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The changes to Vancouver's land use rules would move the city to the forefront of cities in the U.S. and Canada that have been amending their zoning rules in an attempt to fit more homes within their boundaries.DARRYL DYCK/The Canadian Press

City planners in Vancouver are proposing significant zoning changes that would allow four to six homes on any residential lot as they continue to search for solutions to the housing crisis.

The change would move Vancouver to the forefront of cities in the U.S. and Canada that have been amending their zoning rules in an attempt to fit more homes within their boundaries in an effort to combat soaring prices for single-detached houses.

The plan to expand “missing middle” options, presented to city council Wednesday, would allow for larger buildings on each lot in order to ensure units could be a livable size. That would mean significantly more floor space permitted on the average 33-by-122-foot city lot: 1,200 square feet more than the current 2,800 for regular homes and duplexes, and 600 square feet more than the current 3,400 maximum for character homes with infill.

The extra space would only be allowed for projects with more than just a single house. Planners are even contemplating reducing the current allowable size for a single-family house (to 2,400, down from 2,800) in order to encourage more multi-unit development.

“We’re not using our land efficiently or effectively,” said Paula Huber, a senior planner, who noted that 52 per cent of Vancouver’s available land is taken up by single-detached homes that only provide 15 per cent of the city’s total housing. “Continuing to just replace houses with houses does not align with our objectives.”

The plan would eliminate special zones created on the west side in the 1990s as residents unhappy about a wave of modern homes asked the city to have more control over new house design. Every part of the city except mansion-heavy Shaughnessy, which has a special designation, would have the same design regulations (such as setbacks and heights) and process rules for all new housing.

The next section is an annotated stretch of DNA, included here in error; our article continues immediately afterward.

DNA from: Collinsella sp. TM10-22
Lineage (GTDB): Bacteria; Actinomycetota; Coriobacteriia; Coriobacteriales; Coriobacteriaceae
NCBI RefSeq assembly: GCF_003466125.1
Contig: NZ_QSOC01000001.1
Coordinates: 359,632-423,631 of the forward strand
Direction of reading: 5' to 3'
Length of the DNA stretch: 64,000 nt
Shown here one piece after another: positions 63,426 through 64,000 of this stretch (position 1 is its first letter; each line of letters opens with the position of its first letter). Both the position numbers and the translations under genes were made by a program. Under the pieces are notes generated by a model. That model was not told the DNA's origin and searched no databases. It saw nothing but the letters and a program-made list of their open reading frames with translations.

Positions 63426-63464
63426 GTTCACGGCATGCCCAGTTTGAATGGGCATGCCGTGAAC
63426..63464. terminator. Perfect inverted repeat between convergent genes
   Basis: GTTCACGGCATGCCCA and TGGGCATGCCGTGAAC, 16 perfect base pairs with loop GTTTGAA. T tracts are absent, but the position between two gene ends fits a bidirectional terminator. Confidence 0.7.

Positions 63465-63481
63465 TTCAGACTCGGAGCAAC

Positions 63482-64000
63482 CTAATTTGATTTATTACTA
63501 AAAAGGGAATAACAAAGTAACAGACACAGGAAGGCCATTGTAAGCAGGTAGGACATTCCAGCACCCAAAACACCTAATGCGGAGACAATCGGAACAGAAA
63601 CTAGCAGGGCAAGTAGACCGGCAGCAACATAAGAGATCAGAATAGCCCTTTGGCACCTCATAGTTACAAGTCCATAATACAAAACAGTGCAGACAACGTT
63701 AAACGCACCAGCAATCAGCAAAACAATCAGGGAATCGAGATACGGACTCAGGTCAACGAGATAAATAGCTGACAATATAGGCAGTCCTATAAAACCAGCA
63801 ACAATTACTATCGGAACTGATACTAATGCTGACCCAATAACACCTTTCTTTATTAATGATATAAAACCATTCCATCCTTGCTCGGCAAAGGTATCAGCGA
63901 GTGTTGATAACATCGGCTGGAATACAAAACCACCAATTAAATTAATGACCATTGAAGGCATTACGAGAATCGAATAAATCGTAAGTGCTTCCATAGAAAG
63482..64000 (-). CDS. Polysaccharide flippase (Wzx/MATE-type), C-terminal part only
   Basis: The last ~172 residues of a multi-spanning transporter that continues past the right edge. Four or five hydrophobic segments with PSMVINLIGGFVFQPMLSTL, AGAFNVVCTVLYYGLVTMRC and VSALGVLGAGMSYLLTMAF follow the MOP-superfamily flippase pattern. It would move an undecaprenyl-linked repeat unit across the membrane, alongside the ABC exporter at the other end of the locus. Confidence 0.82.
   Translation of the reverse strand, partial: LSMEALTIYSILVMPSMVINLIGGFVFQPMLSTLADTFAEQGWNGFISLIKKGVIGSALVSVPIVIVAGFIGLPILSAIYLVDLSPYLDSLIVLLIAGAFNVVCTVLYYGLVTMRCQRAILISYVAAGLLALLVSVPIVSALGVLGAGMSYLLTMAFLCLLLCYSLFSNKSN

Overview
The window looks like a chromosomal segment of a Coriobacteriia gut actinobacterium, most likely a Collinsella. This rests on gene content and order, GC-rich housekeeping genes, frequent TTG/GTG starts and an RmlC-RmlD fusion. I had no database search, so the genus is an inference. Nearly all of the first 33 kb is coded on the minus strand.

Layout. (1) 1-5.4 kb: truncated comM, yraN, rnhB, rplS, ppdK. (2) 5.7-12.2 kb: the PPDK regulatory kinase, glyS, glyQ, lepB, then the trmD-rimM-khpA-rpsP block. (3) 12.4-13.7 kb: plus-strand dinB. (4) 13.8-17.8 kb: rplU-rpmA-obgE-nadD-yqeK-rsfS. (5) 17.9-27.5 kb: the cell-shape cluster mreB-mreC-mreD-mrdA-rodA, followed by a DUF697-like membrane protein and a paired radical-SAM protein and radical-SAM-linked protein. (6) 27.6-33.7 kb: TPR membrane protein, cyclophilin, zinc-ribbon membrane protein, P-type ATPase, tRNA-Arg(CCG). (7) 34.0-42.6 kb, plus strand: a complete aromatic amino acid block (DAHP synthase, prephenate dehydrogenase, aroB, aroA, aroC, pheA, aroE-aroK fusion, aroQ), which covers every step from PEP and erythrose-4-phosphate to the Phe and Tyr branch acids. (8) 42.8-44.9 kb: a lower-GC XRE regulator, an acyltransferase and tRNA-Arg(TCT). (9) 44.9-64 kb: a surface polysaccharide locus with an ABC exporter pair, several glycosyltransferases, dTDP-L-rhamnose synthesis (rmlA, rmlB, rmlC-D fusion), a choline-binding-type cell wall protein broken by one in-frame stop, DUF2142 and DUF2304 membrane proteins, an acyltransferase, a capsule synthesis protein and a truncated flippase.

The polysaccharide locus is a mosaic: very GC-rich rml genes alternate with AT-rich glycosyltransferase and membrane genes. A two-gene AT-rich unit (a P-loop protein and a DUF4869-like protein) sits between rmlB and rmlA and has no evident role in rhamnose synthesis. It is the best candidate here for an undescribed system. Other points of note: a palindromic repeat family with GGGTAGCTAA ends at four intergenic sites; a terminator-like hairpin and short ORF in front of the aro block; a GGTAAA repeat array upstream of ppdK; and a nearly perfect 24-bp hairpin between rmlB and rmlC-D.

Ms. Huber acknowledged there are some downsides to this kind of infill housing.

Allowing more building on the city’s approximately 65,000 single-detached house lots will inevitably mean more trees cut down

“It’s harder to keep trees on the site if you put more building on the site,” she said.

There could also be strain on the city’s sewer and water systems, but the plan envisions allowing the building in every neighbourhood partly to spread out the effects and not load up a particular street, as the Cambie Corridor development of the last decade did.

For years, different councils have put forth initiatives and directives to find ways to add more homes into single-house neighbourhoods instead of funnelling development onto big arterial streets or apartment zones. As a result, Vancouver has slowly been adding extra housing units to single-detached lots for more than a decade.

It legalized laneway homes – small houses built in the back end of lots with an existing residence – and they are now one of the most popular new types of infill allowed. In 2022, 425 building permits were issued for laneways, compared with 394 for single-detached homes and 301 for duplexes.

Vancouver also allowed duplexes on most residential sites in 2018, but the overall size still had to be the same as that of a single detached house. While there wasn’t much enthusiasm from builders at first, even that option has become popular, with more than 1,000 applications since 2018.

Cities such as Portland, Oregon and Minneapolis have been going through similar efforts to allow more homes into single-family neighbourhoods, and many others are considering it.

Vancouver planners did not have any estimates of how many new homes might be created from the plan in the long term. They are also still researching various options that might be available under the new zoning, such as creating a mechanism to encourage or require that one unit in a four- or six-unit development be sold at a below-market price.

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